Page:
Idaho State Tax Commission

Idaho State Tax Commission

Tax Commission News Release

New Idaho W-4 helps taxpayers estimate paycheck withholding

BOISE, IDAHO — Jan. 8, 2019 — The Idaho State Tax Commission launched the first Idaho-specific W-4 form today to help taxpayers more easily calculate how much state income tax should be withheld from their paychecks. 

Copies of the Idaho W-4 form will be mailed out in the coming days to more than 70,000 Idaho employers with payroll withholding accounts. It’s already available on the Tax Commission website at tax.idaho.gov/w4.  

The goal is getting many thousands of Idahoans who have not yet updated their withholding since last year’s historic tax reforms to use the Idaho W-4 and more easily get their calculation right for 2019.

“The new Form ID W-4 gives us an important new tool for helping Idaho taxpayers properly calculate how much of each paycheck should be withheld to cover their Idaho individual income tax liability,” Tax Commission Chairman Ken Roberts said.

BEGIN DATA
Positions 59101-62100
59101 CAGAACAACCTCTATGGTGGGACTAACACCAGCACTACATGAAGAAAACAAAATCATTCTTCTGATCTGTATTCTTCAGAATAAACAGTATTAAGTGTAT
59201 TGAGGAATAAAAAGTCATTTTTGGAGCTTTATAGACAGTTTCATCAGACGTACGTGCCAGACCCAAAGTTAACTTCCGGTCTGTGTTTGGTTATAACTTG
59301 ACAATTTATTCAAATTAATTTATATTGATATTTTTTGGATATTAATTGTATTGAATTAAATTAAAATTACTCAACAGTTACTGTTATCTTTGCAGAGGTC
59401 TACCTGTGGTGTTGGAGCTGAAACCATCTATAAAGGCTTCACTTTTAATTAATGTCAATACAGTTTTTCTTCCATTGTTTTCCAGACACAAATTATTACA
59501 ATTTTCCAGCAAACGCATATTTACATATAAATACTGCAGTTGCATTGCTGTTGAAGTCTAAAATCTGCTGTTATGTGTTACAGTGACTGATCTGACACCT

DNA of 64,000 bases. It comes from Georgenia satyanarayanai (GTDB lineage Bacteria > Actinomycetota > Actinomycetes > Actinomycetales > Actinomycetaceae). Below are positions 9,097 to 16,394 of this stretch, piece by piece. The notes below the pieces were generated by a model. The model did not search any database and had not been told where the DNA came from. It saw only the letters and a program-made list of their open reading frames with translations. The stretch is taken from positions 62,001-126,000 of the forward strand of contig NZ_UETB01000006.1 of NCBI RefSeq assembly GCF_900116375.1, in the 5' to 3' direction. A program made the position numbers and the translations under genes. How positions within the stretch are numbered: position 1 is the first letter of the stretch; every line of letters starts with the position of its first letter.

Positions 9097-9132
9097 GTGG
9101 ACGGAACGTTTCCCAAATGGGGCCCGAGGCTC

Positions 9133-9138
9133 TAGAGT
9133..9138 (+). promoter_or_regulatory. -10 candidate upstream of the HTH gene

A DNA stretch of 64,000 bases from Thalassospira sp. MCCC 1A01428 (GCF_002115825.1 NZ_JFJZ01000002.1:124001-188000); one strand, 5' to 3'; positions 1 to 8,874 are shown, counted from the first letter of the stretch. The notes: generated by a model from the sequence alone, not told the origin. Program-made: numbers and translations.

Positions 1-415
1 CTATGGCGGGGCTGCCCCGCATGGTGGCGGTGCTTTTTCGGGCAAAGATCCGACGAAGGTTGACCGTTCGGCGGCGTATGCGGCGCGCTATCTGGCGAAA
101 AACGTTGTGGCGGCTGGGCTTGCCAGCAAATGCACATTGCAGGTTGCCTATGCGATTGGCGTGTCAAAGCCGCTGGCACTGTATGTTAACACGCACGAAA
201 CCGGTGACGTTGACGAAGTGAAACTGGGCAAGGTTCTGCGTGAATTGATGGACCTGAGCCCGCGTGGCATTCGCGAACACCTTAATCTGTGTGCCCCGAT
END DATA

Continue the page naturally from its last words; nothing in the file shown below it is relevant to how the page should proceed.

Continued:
The federal and state tax systems now diverge when it comes to individual income tax. No longer is federal withholding information applicable for use on Idaho tax forms. The Idaho W-4 form provides a better way for employees to calculate and update their withholding information. 

“While the federal W-4 form is still needed for calculating federal withholding, the Idaho W-4 is a shorter, simpler and far more accurate way of determining your Idaho withholding,” Roberts said. “We hope it encourages more taxpayers to update their W-4 and avoid unexpected tax bills.”

Taxpayers or employers can call the Tax Commission at (208) 334-7660 in the Boise area or toll free at (800) 972-7660 with any questions. 

 

 

Posted 01-08-2019
tax pros news release general

This information is for general guidance only. Tax laws are complex and change regularly. We can't cover every circumstance in our guides. This guidance may not apply to your situation. Please contact us with any questions. We work to provide current and accurate information. But some information could have technical inaccuracies or typographical errors. If there's a conflict between current tax law and this information, current tax law will govern.